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Madison doctor pays $110,000 over allegations of improper opioid prescriptions
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OPIOIDS | FEDERAL ACTION

Madison doctor pays $110,000 over allegations of improper opioid prescriptions

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Opioid pills

A Madison doctor who worked at Group Health Cooperative of South Central Wisconsin has agreed to pay $110,000 to settle federal civil allegations that he wrote prescriptions for opioids and other controlled substances with no legitimate medical purpose.

Dr. David E. Eckerle, who according to an online directory worked at Group Health’s Capitol Clinic, settled the case alleging he violated the Controlled Substances Act, according to a statement Tuesday by acting U.S. Attorney Timothy M. O’Shea.

Eckerle started at Group Health in 1994, did not treat patients during the federal investigation and is no longer an employee, spokesman Al Wearing said. Group Health “fully cooperated with the inquiry and takes opioid prescribing very seriously and has protocols in place to ensure safe prescribing,” Wearing said.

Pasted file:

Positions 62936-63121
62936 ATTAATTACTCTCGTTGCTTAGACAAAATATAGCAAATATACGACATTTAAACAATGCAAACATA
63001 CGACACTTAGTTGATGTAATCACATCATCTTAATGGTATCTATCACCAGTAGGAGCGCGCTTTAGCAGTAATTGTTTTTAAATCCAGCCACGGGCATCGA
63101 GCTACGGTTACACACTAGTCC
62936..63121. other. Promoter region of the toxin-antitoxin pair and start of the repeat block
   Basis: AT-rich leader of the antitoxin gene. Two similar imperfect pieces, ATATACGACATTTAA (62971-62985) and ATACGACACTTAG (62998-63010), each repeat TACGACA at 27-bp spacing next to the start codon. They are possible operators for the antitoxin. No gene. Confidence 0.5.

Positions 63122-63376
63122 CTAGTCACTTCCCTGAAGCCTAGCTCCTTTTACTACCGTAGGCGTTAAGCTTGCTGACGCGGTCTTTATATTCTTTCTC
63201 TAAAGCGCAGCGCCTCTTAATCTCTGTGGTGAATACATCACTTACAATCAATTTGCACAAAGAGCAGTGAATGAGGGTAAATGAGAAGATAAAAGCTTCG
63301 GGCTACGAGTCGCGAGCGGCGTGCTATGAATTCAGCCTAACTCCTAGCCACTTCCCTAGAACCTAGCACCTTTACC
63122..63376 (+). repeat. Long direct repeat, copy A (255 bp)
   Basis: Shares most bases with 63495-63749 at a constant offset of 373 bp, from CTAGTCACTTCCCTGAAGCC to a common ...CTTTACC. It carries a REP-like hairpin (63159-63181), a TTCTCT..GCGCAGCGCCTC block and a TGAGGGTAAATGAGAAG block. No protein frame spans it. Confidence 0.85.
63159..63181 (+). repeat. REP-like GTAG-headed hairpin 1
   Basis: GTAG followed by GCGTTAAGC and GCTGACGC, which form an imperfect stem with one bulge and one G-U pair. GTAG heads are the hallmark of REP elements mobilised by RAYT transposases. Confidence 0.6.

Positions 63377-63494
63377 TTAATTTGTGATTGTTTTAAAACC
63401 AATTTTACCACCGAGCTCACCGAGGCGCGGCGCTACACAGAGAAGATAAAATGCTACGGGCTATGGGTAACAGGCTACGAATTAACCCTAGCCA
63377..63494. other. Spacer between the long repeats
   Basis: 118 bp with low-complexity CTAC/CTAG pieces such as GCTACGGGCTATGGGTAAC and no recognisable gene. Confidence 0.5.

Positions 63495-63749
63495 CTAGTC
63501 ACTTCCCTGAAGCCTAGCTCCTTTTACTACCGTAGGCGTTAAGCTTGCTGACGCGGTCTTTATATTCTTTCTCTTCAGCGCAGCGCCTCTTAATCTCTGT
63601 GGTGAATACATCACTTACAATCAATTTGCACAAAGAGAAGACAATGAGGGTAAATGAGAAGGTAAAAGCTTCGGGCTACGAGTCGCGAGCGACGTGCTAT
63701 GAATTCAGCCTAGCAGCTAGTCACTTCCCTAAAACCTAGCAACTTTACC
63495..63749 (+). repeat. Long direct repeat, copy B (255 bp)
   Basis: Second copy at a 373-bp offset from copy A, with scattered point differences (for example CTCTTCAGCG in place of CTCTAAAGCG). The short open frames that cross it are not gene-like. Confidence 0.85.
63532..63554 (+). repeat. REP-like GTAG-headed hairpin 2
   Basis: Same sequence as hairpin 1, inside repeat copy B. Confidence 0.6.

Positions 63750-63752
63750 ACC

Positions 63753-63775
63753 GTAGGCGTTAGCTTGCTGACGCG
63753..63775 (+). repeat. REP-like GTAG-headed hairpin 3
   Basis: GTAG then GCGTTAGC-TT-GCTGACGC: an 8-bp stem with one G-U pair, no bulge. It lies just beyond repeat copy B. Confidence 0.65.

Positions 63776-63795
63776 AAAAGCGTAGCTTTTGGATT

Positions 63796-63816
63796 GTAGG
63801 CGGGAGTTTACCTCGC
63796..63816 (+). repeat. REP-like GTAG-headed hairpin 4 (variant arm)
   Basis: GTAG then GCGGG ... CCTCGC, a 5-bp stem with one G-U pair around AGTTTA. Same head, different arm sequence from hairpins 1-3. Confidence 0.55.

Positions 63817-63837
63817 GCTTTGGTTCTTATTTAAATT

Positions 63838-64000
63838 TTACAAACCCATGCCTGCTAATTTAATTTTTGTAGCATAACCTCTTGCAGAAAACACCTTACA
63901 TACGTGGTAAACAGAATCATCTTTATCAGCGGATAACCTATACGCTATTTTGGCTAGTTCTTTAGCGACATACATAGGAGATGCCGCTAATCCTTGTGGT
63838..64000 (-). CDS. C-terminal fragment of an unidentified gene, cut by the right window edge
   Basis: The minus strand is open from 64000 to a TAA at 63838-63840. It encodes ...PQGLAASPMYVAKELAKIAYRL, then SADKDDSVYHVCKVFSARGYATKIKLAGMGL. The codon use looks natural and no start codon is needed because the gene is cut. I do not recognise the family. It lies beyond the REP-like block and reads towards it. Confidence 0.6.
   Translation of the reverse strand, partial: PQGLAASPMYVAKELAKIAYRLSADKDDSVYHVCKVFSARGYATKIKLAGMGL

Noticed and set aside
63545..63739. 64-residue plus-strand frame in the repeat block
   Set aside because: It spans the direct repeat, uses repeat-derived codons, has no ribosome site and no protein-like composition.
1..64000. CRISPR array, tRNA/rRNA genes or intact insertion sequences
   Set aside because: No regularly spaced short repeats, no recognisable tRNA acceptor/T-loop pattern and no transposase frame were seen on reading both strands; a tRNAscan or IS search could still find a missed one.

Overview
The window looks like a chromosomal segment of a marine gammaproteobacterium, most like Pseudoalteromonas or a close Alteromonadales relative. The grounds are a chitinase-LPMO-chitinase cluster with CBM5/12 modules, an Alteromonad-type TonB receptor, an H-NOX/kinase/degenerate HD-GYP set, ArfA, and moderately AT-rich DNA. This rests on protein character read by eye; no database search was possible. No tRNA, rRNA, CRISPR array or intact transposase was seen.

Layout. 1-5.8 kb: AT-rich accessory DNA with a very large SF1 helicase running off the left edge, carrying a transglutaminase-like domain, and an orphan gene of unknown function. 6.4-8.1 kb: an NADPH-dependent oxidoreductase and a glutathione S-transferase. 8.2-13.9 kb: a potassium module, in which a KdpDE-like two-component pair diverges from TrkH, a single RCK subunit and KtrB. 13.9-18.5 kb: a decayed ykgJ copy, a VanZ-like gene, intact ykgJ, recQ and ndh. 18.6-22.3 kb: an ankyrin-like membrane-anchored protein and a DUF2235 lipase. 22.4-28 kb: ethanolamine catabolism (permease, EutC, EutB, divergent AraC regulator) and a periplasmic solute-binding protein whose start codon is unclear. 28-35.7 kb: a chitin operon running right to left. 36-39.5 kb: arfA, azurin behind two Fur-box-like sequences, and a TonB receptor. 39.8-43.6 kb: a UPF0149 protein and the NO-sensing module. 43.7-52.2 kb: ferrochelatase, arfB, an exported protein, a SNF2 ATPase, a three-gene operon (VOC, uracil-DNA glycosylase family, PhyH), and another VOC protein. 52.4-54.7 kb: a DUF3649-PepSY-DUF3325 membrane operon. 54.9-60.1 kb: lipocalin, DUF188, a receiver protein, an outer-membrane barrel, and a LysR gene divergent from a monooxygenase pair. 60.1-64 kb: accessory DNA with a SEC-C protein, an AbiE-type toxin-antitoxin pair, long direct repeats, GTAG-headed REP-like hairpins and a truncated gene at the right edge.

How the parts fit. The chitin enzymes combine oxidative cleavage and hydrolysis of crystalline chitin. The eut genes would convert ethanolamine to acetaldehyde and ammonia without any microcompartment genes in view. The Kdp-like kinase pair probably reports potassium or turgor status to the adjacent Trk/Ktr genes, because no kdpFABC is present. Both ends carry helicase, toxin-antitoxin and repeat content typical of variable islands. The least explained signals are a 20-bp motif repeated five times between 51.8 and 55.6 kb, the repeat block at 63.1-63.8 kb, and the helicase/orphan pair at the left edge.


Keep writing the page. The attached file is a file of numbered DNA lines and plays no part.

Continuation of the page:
According to the settlement agreement, the government alleged that between May 2016 and January 2020, Eckerle wrote prescriptions for opioids and other controlled substances that had no legitimate medical purpose and were not issued in the usual course of professional practice.

“The opioid epidemic has caused great harm and deep sadness to individuals, families, and communities here in Wisconsin,” O’Shea said. “In cases unrelated to this matter, this office has seen opiate addictions that begin with a doctor over-prescribing opiate pain pills and that end with the former patient overdosing on heroin or going to prison for drug-related crimes. Wisconsin physicians who increase risks of opiate addiction by irresponsibly prescribing opioids will be held accountable.”

Eckerle denies the allegations, and there has been no determination of liability, the statement said.

His state medical license remains active, with no disciplinary action taken against it, according to the state Department of Safety and Professional Services.

Wisconsin had a preliminary total of 1,097 opioid overdose deaths in 2020, as of last week, up from the previous record of 932 in 2017. The tally will likely grow once more death investigations are completed, state officials said.

Hospital emergency rooms reported 3,802 suspected opioid overdoses last year, also a record.

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